A year that Prime Minister Theresa may not survive
If 2017 was a difficult year for Theresa May, 2018 promises to be even more tryinganalysis Updated: Dec 26, 2017 11:56 IST
One of V P Singh’s contributions during his up-down-up career was his description of politics as the art of managing contradictions. It stemmed from tensions during the high tide of the coalition era in the early 1990s, but thousands of miles away, today it is Theresa May who seems to be successfully managing contradictions over the United Kingdom leaving the European Union. That she is still in Downing Street at the end of a year she would rather forget is an achievement in itself.
From calling a wholly unnecessary election in June to securing a larger mandate for Brexit but losing majority, to doing a deal with the Democratic Unionist Party to stay in power, to dealing with constant talk of a coup against her —Tory MPs are notorious for being ruthless to leaders who don’t deliver a majority — to floundering in the early stages of Brexit talks in Brussels, to a car-crash speech at the Conservative party conference, and losing as many as three cabinet ministers — May has seen it all. But she still managed to put up a feisty performance during the last Prime Minister’s Question Time of the year on December 20.
As the corridors of power in Westminster wind down for Christmas and the holiday season, there is a consensus that if 2017 was a difficult year for May, 2018 promises to be even more trying. The hard-lifting in Brussels is yet to begin, particularly on the future of Britain’s trade relations with the EU, and time is already running out before the exit deadline of March 29, 2019 to strike a deal that will satisfy both the Leavers and Remainers (dubbed Remoaners in the news media). When trade deals take years — the EU-Canada deal was negotiated over seven years, and the one between India and EU is nowhere near completion — it is unlikely that a deal can be conjured up in time before the deadline.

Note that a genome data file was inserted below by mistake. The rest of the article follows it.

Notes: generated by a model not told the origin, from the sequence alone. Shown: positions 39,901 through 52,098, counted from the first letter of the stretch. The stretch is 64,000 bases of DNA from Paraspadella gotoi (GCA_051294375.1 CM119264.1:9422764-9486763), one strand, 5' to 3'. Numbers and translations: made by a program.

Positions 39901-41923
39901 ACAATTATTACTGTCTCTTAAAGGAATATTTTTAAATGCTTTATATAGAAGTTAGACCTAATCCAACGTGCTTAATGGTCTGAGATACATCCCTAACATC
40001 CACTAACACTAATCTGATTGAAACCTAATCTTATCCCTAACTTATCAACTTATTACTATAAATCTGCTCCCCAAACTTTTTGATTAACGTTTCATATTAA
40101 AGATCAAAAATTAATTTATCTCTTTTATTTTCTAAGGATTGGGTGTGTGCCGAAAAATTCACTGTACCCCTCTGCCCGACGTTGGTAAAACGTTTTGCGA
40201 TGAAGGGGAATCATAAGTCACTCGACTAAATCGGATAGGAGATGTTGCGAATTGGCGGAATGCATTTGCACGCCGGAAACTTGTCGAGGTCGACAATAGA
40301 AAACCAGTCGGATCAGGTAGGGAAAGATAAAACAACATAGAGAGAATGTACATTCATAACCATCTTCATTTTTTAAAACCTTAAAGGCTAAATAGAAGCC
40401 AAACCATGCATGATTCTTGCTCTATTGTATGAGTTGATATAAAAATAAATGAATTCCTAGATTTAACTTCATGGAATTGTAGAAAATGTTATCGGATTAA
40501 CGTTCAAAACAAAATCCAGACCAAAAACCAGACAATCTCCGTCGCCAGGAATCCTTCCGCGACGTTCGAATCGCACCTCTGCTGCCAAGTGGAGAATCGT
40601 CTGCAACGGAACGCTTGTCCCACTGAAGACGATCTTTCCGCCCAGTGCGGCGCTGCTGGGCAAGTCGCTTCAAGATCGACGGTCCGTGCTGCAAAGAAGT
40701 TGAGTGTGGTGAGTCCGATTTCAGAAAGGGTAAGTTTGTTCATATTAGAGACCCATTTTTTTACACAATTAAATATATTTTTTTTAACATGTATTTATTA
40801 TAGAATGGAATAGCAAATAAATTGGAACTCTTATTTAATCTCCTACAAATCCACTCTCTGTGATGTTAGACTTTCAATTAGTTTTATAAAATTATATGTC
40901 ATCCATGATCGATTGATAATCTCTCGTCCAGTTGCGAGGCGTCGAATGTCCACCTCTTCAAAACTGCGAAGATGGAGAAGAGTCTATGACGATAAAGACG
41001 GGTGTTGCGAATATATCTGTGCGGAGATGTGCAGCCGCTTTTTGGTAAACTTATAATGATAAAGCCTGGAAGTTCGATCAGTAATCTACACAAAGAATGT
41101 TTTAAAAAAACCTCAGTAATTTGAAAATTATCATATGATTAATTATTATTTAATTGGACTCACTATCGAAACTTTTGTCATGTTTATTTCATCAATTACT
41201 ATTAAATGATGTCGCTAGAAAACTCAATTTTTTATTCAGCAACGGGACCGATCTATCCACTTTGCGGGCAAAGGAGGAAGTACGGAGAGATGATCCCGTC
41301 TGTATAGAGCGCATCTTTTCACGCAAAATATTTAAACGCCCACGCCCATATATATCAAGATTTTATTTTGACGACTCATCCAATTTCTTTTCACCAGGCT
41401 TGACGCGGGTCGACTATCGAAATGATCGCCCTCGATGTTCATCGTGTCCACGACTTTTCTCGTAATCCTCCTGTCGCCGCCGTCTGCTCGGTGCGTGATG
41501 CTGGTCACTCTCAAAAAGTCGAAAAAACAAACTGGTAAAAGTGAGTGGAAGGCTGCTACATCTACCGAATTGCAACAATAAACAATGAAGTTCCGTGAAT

And there lies the nub of the Brexit imbroglio. Britain voted to leave the EU (52% to 48%) largely on promises on immigration and funding that were either lies or impossible to deliver. But having voted to leave the EU, the leading lights of May’s Brexit team continue to promise that they will secure the same trade and other benefits that are available to a member-state in negotiations, but stop paying large sums of money to Brussels, curb free migration of people from within the EU and also not be subject to EU laws and courts; in short, Britain will be able to have the cake and eat it too — an aspiration that causes some mirth in Brussels and European capitals, since cherry-picking is not exactly on offer.
All of which makes 2018 a year that not many in Whitehall and Westminster really are looking forward to. Britons on both sides of the Brexit argument will soon know what shape the final withdrawal deal will look like, and whether it is really worth leaving a group that is not only Britain’s largest trading partner, but whose membership since 1973 has benefited the country in many ways. There is not one aspect of daily life that is not governed by EU-wide rules, or does not have a European dimension. Extricating from the mass of EU laws and directives is a gigantic task in itself, and one that is sucking up energy of Whitehall’s bureaucracy. Many insist that the exit procedure itself is complicated enough to ensure that the deadline of March 29, 2019 is unlikely to be met: for example, the final withdrawal deal, if and when it is finalised, will need to be ratified by the parliaments of each of the 27 EU member-states before the deadline for Brexit to take effect.
May has survived the June electoral disaster primarily because there is no other candidate on whom the Conservative party can agree and also because she is seen as the least worst person to be in charge of Brexit (think of Boris Johnson or Michael Gove or David Davis and you get the point); she has managed to stay on through a delicate balancing act between the Leavers and Remainers within her party. The fear of dislodging her and paving the way for Labour leader Jeremy Corbyn to enter Downing Street is also holding her die-hard critics in the party at bay.
David Cameron, May’s predecessor, launched a campaign in 2011 to put ‘Great’ back into Britain. Few remember or talk about it today, as the prospect of Brexit makes Britain seem more insular than ever, never mind the magisterial declarations by May and other leading lights that leaving the EU will actually allow the country to be more global. May has already had to compromise in Brussels on the future of EU citizens in Britain and the Northern Ireland border issue. If 2017 was annus horribilis for her, it will be clear a few months into 2018 how long she will remain in power and if Brexit is really worth it when the balance sheet becomes clear during tough talks in Brussels.